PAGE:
But the worst blow dealt by far came from Hachette, France’s largest publisher. Hachette Livre, which owns, among others, Larousse, Stock, Grasset, Fayard and Lattès, made the decision to rent a symbolic corporate stand of 100 sq. m. instead of its usual 900 sq. m. Hachette gave the prohibitive cost as a reason for its downsized stand, but added in a statement: “Hachette Livre has been communicating to the SNE for four years its desire to have the Salon evolve…[the Salon] has become a giant that only attracts those who seek autographs.”

In early March Jean-Daniel Compain, general manager of Reed Exhibitions, (culture, sport and leisure division) wrote an open letter to Arnaud Noury, Hachette Livre’s CEO, in which he accused Hachette of denigrating the Salon in the press and spreading false information. Hachette followed with a brief response that made Compain seem like he was making much ado about nothing.

Although Hachette’s virtual walkout symbolized what many publishers had been thinking all along, it was seen by some as a “Berlusconi-like gesture” for a company with a revenue of €2.16 billion in 2008. And a number of editors within the Hachette group were not necessarily in agreement with the decision.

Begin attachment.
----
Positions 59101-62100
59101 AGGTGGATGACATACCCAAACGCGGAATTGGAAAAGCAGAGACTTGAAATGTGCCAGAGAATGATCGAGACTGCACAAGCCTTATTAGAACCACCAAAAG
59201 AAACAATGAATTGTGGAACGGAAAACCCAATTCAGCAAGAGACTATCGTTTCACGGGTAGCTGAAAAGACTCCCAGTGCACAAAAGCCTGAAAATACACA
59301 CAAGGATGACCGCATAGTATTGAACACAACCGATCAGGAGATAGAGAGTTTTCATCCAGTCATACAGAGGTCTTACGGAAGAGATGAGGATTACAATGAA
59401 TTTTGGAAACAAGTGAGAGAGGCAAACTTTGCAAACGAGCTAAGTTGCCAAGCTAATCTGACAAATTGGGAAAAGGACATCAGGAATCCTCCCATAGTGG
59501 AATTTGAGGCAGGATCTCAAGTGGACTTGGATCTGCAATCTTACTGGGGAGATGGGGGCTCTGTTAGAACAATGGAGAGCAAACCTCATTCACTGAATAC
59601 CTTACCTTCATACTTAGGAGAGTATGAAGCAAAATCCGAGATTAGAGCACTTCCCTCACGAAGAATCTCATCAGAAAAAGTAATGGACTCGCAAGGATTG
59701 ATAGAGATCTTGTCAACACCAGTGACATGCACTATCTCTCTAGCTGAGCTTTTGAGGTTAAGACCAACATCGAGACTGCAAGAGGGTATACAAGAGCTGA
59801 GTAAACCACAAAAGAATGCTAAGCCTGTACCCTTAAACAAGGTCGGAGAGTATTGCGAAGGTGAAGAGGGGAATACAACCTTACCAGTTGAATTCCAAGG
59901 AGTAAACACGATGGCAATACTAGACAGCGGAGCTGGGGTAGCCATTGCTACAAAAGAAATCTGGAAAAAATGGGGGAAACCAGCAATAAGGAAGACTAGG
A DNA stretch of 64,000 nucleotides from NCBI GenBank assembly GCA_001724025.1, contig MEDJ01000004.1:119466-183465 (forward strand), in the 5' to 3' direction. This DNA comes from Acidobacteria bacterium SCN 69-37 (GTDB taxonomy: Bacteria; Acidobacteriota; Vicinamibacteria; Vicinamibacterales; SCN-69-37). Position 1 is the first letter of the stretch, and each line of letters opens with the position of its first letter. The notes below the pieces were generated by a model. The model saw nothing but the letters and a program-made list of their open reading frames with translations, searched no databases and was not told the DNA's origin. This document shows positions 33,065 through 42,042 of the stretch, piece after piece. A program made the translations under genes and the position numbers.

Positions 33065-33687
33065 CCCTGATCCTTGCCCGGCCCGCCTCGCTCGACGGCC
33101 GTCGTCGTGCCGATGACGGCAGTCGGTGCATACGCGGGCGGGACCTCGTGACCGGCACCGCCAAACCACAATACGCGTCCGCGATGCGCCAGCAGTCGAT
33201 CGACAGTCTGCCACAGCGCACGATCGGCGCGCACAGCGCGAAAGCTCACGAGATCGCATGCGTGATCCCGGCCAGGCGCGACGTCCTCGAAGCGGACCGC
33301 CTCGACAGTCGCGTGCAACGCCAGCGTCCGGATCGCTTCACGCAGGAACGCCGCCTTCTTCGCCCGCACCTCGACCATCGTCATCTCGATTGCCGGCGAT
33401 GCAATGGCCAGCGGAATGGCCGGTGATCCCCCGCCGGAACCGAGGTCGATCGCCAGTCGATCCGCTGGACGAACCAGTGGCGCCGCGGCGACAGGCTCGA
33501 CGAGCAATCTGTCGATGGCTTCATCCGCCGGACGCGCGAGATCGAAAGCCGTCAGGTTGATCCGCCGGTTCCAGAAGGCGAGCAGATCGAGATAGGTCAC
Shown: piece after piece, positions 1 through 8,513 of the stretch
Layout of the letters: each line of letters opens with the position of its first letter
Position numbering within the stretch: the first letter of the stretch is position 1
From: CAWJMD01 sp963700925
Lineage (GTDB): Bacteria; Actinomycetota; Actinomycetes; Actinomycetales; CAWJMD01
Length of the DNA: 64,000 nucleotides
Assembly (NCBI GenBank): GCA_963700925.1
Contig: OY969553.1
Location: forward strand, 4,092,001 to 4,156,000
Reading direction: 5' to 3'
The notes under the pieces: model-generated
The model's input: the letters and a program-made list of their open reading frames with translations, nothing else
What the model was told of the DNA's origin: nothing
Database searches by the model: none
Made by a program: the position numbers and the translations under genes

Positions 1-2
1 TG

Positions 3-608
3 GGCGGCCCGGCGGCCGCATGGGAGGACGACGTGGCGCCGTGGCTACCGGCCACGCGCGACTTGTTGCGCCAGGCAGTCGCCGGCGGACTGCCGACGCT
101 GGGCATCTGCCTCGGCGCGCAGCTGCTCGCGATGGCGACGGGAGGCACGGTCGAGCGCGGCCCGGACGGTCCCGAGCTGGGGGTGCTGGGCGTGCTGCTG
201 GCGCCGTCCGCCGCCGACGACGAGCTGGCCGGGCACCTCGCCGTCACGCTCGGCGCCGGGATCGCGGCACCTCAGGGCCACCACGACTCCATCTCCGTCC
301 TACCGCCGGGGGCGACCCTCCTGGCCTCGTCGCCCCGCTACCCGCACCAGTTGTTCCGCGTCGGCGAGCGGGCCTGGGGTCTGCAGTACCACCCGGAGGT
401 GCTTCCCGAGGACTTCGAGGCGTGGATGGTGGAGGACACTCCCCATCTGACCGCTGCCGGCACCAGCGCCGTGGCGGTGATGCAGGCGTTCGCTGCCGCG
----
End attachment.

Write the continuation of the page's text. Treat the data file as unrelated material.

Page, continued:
But Hachette’s absence left lots of room for other publishers to rent space, and as a result, the fair has become much more “worldly,” commented Hubert Artus, who reports on books and publishing for Rue89 and BFM TV. Russian and Eastern European publishers snapped up the spaces and in the end, 25 countries are now represented. Turkey has its own space baptized “All the colors of Turkey,” — an echo of their motto as guest of honor for the Frankfurt Book Fair two years ago — although this too, has been the subject of much tongue wagging. Turkey was supposed to have been the guest of honor this year, but the SNE decided to stop the program and said it wanted to concentrate instead on the 30th anniversary of the fair. Most insiders speculated that the SNE wanted to avoid any political fallout concerning subjects such as Armenia, Kurdistan or integration into Europe: two years ago the choice of Israel as a guest of honor resulted in boycotts and even a bomb scare.